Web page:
Politics NPR's expanded coverage of U.S. and world politics, the latest news from Congress and the White House, and elections.

PoliticsPolitics

GOP legislative leaders in North Carolina have tried for a decade to require photo IDs to cast ballots. Republican House Speaker Tim Moore is shown here gaveling in a session in April 2020. Gerry Broome/AP hide caption

toggle caption
Gerry Broome/AP

Special counsel John Durham, here in 2018, was tapped by former Attorney General William Barr to look into the origins of the FBI's investigation into connections between the Trump campaign and Russia. Department of Justice via AP hide caption

toggle caption
Department of Justice via AP

The Trump-Russia Probe's Special Counsel Has Charged A Lawyer With Lying To The FBI

  • Download
  • <iframe src="https://www.npr.org/player/embed/1038035231/1038180326" width="100%" height="290" frameborder="0" scrolling="no" title="NPR embedded audio player">
  • Transcript

Security fencing was reinstalled around the U.S. Capitol Wednesday night ahead of a planned Sept. 18 rally by far-right supporters of former President Donald Trump. They are demanding the release of rioters arrested after the Jan. 6 attack. J. Scott Applewhite/AP hide caption

toggle caption
J. Scott Applewhite/AP

The Capitol Will Face Its Biggest Security Test Since Jan. 6 On Saturday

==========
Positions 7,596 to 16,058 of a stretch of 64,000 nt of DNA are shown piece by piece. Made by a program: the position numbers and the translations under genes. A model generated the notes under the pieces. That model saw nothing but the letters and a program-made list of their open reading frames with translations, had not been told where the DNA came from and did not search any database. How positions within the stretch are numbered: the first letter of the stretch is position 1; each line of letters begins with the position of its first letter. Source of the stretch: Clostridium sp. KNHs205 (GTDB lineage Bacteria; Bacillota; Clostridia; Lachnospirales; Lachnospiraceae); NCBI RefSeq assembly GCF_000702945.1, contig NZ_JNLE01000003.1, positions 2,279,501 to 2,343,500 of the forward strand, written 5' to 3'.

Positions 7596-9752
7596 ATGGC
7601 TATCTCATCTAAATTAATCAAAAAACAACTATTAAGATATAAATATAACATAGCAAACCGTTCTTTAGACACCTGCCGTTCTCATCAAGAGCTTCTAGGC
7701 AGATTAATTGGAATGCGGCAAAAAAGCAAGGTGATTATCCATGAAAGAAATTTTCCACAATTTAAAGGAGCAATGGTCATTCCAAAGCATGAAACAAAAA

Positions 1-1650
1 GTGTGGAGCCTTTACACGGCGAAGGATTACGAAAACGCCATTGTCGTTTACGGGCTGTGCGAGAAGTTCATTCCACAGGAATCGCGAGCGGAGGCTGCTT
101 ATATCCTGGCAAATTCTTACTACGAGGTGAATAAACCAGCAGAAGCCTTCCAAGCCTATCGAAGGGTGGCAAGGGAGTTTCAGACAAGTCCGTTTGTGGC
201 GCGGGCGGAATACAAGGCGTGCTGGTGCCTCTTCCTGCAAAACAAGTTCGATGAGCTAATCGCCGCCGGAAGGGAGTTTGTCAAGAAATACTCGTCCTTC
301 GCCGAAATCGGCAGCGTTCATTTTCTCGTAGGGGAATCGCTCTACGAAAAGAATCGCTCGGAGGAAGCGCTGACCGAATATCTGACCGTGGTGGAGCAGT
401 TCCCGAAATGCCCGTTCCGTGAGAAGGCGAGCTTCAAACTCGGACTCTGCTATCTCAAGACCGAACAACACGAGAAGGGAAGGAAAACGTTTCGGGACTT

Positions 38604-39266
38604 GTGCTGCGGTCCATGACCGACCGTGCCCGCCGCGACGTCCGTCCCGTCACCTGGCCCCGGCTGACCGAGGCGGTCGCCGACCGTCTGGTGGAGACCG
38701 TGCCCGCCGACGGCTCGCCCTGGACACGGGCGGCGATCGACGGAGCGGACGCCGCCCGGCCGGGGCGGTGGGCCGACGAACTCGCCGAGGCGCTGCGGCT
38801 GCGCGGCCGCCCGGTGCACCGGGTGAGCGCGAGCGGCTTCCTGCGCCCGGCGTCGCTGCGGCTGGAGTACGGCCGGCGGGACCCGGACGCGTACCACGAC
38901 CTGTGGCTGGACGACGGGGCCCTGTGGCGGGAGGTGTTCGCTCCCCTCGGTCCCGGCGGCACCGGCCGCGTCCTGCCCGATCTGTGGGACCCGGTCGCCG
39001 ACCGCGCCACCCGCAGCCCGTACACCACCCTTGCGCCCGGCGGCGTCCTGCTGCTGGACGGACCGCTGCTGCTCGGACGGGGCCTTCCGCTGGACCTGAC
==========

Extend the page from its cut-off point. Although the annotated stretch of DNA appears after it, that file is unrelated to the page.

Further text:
• Download
  • <iframe src="https://www.npr.org/player/embed/1037508166/1038180332" width="100%" height="290" frameborder="0" scrolling="no" title="NPR embedded audio player">
  • Transcript

House Minority Leader Kevin McCarthy, R-Calif., continues to make President Biden's handling of the economy the central theme in the runup to the 2022 midterms. McCarthy is poised to run for speaker if the GOP takes control of the House of Representatives. Win McNamee/Getty Images hide caption

toggle caption
Win McNamee/Getty Images

To Retake Congress, The GOP Plans To Attack Democrats On The Economy

  • Download
  • <iframe src="https://www.npr.org/player/embed/1036670552/1037542121" width="100%" height="290" frameborder="0" scrolling="no" title="NPR embedded audio player">

President Biden speaks to Australian Prime Minister Scott Morrison on Wednesday during the virtual announcement of a trilateral defense partnership with Australia and the U.K. British Prime Minister Boris Johnson also joined in. Brendan Smialowski/AFP via Getty Images hide caption

toggle caption
Brendan Smialowski/AFP via Getty Images

Gen. Mark Milley, chairman of the Joint Chiefs of Staff, sought to reassure China's military that the U.S. wasn't planning an attack in the final months of former President Donald Trump's term in office, according to the book Peril. Mark Wilson/Getty Images hide caption

toggle caption
Mark Wilson/Getty Images

Gymnasts (from left) Aly Raisman, Simone Biles, McKayla Maroney and Maggie Nichols leave after testifying Wednesday at a Senate Judiciary Committee hearing on the FBI's handling of the Larry Nassar investigation. Nassar was charged in 2016 with federal child pornography offenses and sexual abuse charges in Michigan and is now serving decades in prison. Saul Loeb/Pool via AP hide caption

toggle caption
Saul Loeb/Pool via AP

Colorado Gov. Jared Polis, left, waves to the crowd accompanied by his partner, Marlon Reis, in 2019. The two were married Wednesday, marking the first same-sex marriage of a sitting governor. David Zalubowski/AP hide caption